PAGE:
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Wireless Hand-Held Device Based on Polylactic Acid-Protected, Highly Stable, CTAB-Functionalized Phosphorene for CO2 Gas Sensing

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journal contribution
posted on 12.08.2020 by Keerti Rathi, Kaushik Pal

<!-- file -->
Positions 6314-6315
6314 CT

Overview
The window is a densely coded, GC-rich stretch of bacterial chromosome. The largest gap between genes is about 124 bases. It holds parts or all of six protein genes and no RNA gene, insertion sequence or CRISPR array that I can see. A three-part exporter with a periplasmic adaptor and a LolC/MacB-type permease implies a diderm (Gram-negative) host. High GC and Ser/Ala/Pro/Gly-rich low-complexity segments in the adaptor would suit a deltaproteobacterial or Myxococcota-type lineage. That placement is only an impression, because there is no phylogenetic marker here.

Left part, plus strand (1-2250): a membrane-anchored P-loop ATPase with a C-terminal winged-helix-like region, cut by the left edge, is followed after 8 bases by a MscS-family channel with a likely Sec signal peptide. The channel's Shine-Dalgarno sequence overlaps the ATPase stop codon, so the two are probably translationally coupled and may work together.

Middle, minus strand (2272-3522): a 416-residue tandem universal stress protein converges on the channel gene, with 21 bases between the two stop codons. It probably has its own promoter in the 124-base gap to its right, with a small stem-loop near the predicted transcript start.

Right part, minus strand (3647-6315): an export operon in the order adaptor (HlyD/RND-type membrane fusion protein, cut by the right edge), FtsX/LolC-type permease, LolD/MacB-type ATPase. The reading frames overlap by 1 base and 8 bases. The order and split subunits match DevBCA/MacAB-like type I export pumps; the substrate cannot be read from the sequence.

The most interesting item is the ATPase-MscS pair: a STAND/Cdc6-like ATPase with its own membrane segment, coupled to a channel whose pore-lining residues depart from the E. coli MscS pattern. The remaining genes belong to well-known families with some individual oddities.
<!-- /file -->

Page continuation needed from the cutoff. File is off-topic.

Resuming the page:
Phosphorene is a novel two-dimensional (2D) material with exceptional properties and is connecting the gaps between graphene and transition-metal chalcogenides but having environmental instability. In this study, we present effective liquid exfoliation of few-layer phosphorene (FLP) from bulk black phosphorous (BP) in the presence of cetyltrimethylammonium bromide (CTAB), a cationic surfactant that is highly stable. It successfully stabilizes FLP in deionized water, which is consistent with obtained characterization and gas-sensing studies. Our investigation shows that the dynamic sensing response of the CTAB-grafted phosphorene (P-CTAB) sensor increases by ∼1.5 times as the relative humidity (RH) varies from 33 to 75%, which is the first published result for CO2 gas detection. The sensitivity values of the P-CTAB and P-CTAB/polylactic acid (PLA) are found to be 0.0356 and 0.0329 ppm–1, respectively, toward CO2 gas. It is notable that when a polylactic acid (PLA) membrane is introduced as a barrier layer in our fabricated Arduino-based Bluetooth-enabled hand-held device, it obstructs the environmental effect with a trace-level detection capability and negligible change over time (up to 30 days). Herein, for the first time, we discover the gas-sensing characteristics of CTAB-grafted phosphorene and witness an ultrasensitive and selective response toward CO2 gas detection.

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